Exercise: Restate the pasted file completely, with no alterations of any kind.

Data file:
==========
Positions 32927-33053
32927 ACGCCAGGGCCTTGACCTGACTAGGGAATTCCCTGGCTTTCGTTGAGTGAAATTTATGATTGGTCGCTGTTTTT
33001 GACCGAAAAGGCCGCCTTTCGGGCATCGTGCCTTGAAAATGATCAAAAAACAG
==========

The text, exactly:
Positions 32927-33053
32927 ACGCCAGGGCCTTGACCTGACTAGGGAATTCCCTGGCTTTCGTTGAGTGAAATTTATGATTGGTCGCTGTTTTT
33001 GACCGAAAAGGCCGCCTTTCGGGCATCGTGCCTTGAAAATGATCAAAAAACAG